The LSAT course involved 100 hours of instruction and practice distributed across three types of content: 35 hours were devoted to Logic Game questions that require test takers to “integrate a series of rules to sequence or group a set of items,”35 hours were devoted to Logical Reasoning items that require test takers to “determine the logical flaw in an argument, identify an assumption, or choose a statement that would strengthen or weaken an argument,” and 30 hours were devoted to Reading Comprehension items, which require test takers to “interpret short passages of text.” The types of items on these three sections are strongly correlated with each other and with IQ test performance. The researchers compared the effect of training on the prefrontal parietal brain network with the brain connectivity of 25 prelaw adults who were not taking the course, but who had the same levels of IQ, stress levels, and amount of sleep. What did they find?

First, there was an effect of the course. Improvement in LSAT total scores corresponded roughly to an improvement from the 44th percentile to the 73rd percentile (these percentiles depend on the year in which the test was taken). This is a practically meaningful improvement in performance, and as the researchers note, such an improvement would “vastly widen the pool of law schools to which he or she had a realistic chance of acceptance.”

But more relevant to the aims of their study, after training they found increased connectivity between the frontal and parietal regions at rest, primarily within the left hemisphere and between hemispheres. Consistent with their prediction, training particularly enhanced communication between the left frontopolar cortex (BA 10) and the posterior and medial parietal regions. They also found increased connectivity between the parietal cortex and the striatum, which is consistent with the role of the striatum in reasoning and skill learning across both cognitive and motor domains.

These results are certainly exciting and promising, but since this was a single study with a small sample size, more research is needed. While brain connectivity was positively correlated to LSAT improvement, the correlations were no longer significant after the researchers statistically corrected for multiple comparisons. Therefore, the jury is still out on whether individual differences in reasoning training are related to the strength of coupling of brain regions in the prefrontal parietal network. Further studies should include larger samples of motivated individuals, a more diverse population in terms of cognitive ability and demographic variables (e.g., sex, age), and have better control conditions (e.g., multiple activities pursued during training). It’s quite possible that a wider range of reasoning scores prior to training may be more strongly correlated both with reasoning training improvements as well as the increased strength of prefrontal parietal network connectivity.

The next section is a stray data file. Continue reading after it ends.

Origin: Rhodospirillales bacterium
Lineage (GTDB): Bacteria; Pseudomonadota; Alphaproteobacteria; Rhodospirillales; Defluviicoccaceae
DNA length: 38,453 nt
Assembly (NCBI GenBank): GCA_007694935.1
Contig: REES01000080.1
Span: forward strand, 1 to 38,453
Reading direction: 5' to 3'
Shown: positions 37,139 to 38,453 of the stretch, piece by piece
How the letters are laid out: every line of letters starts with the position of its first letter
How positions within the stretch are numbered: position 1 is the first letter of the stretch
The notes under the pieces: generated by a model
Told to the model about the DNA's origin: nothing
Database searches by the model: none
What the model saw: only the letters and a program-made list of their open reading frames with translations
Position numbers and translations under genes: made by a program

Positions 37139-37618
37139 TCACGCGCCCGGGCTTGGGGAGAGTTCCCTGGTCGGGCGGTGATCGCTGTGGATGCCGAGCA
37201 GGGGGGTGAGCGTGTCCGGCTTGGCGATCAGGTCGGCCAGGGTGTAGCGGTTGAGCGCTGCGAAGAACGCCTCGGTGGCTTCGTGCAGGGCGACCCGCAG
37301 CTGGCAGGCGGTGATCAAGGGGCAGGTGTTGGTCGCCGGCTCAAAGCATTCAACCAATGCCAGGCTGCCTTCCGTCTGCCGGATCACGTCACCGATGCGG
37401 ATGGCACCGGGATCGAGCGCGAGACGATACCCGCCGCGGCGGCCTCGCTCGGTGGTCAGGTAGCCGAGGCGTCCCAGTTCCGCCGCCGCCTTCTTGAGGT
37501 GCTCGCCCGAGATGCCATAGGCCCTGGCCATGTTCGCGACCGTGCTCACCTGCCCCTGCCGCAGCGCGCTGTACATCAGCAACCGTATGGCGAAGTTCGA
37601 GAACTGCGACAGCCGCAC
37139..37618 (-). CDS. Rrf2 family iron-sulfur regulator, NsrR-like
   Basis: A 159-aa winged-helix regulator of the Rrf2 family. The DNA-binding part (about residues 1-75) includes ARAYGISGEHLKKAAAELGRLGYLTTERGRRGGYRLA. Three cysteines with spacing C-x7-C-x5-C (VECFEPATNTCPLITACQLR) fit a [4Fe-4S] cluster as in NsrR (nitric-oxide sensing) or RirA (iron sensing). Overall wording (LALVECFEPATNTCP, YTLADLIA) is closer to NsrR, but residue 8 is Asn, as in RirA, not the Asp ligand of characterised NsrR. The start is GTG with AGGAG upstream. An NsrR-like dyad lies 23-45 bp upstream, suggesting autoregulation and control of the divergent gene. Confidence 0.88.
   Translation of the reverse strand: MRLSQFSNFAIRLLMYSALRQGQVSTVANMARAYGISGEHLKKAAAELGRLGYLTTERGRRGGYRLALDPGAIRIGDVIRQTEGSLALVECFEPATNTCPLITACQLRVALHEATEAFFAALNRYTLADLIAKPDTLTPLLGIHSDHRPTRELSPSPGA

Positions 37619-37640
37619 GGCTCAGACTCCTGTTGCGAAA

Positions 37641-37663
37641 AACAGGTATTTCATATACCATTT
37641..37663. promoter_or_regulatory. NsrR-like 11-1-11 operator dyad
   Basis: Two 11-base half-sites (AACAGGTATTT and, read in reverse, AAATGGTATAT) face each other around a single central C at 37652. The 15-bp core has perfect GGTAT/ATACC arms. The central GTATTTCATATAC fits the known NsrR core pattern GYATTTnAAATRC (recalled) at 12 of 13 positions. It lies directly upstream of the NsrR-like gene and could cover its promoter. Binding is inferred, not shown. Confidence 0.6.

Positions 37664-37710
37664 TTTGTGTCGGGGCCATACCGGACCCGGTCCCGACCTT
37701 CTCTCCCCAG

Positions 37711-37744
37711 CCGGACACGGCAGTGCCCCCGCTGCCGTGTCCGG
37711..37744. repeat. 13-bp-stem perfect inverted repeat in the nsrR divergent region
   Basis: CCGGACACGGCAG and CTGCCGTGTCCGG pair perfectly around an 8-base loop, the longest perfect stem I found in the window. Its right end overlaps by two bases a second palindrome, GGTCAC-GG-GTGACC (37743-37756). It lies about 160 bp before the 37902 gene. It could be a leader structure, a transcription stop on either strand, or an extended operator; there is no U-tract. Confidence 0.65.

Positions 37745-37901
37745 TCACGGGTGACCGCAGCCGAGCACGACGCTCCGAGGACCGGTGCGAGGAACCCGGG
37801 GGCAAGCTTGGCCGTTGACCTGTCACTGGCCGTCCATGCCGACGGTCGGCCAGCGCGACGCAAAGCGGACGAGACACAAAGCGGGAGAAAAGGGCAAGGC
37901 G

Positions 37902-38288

Nevertheless, these findings do serve as proof of concept that reasoning training– even as brief as 3 months– can significantly alter connectivity in a brain network critical for high-level reasoning. These findings should not be understated, as they challenge traditional notions that intelligence is fixed, and that patterns of connectivity in large-scale brain networks at rest are stable across time. Engagement strengthens connections between disparate specialized brain regions. As Silvia Bunge told me in a personal correspondence, “These data underscore the point that our mental agility at a given time reflects the prior history of activation of specific brain networks.”